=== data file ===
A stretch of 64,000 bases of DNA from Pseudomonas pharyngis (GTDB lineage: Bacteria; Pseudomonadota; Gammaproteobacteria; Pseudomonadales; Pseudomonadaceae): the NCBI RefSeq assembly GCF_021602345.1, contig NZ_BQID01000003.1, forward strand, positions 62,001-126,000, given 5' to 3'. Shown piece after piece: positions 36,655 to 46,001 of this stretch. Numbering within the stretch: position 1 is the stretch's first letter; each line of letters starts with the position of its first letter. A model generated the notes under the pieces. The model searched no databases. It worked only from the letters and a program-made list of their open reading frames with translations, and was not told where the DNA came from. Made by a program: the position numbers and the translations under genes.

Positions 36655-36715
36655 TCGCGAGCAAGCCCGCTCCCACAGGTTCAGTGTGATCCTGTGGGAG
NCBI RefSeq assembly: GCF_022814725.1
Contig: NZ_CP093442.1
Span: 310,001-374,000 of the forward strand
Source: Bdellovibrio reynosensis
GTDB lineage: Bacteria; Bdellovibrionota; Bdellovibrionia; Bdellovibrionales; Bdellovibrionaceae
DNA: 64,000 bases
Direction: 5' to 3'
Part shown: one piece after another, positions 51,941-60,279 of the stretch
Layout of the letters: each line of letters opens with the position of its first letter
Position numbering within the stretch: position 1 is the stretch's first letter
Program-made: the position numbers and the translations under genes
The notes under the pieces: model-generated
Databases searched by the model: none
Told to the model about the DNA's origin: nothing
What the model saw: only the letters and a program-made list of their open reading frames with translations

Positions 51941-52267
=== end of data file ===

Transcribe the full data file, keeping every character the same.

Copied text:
A stretch of 64,000 bases of DNA from Pseudomonas pharyngis (GTDB lineage: Bacteria; Pseudomonadota; Gammaproteobacteria; Pseudomonadales; Pseudomonadaceae): the NCBI RefSeq assembly GCF_021602345.1, contig NZ_BQID01000003.1, forward strand, positions 62,001-126,000, given 5' to 3'. Shown piece after piece: positions 36,655 to 46,001 of this stretch. Numbering within the stretch: position 1 is the stretch's first letter; each line of letters starts with the position of its first letter. A model generated the notes under the pieces. The model searched no databases. It worked only from the letters and a program-made list of their open reading frames with translations, and was not told where the DNA came from. Made by a program: the position numbers and the translations under genes.

Positions 36655-36715
36655 TCGCGAGCAAGCCCGCTCCCACAGGTTCAGTGTGATCCTGTGGGAG
NCBI RefSeq assembly: GCF_022814725.1
Contig: NZ_CP093442.1
Span: 310,001-374,000 of the forward strand
Source: Bdellovibrio reynosensis
GTDB lineage: Bacteria; Bdellovibrionota; Bdellovibrionia; Bdellovibrionales; Bdellovibrionaceae
DNA: 64,000 bases
Direction: 5' to 3'
Part shown: one piece after another, positions 51,941-60,279 of the stretch
Layout of the letters: each line of letters opens with the position of its first letter
Position numbering within the stretch: position 1 is the stretch's first letter
Program-made: the position numbers and the translations under genes
The notes under the pieces: model-generated
Databases searched by the model: none
Told to the model about the DNA's origin: nothing
What the model saw: only the letters and a program-made list of their open reading frames with translations

Positions 51941-52267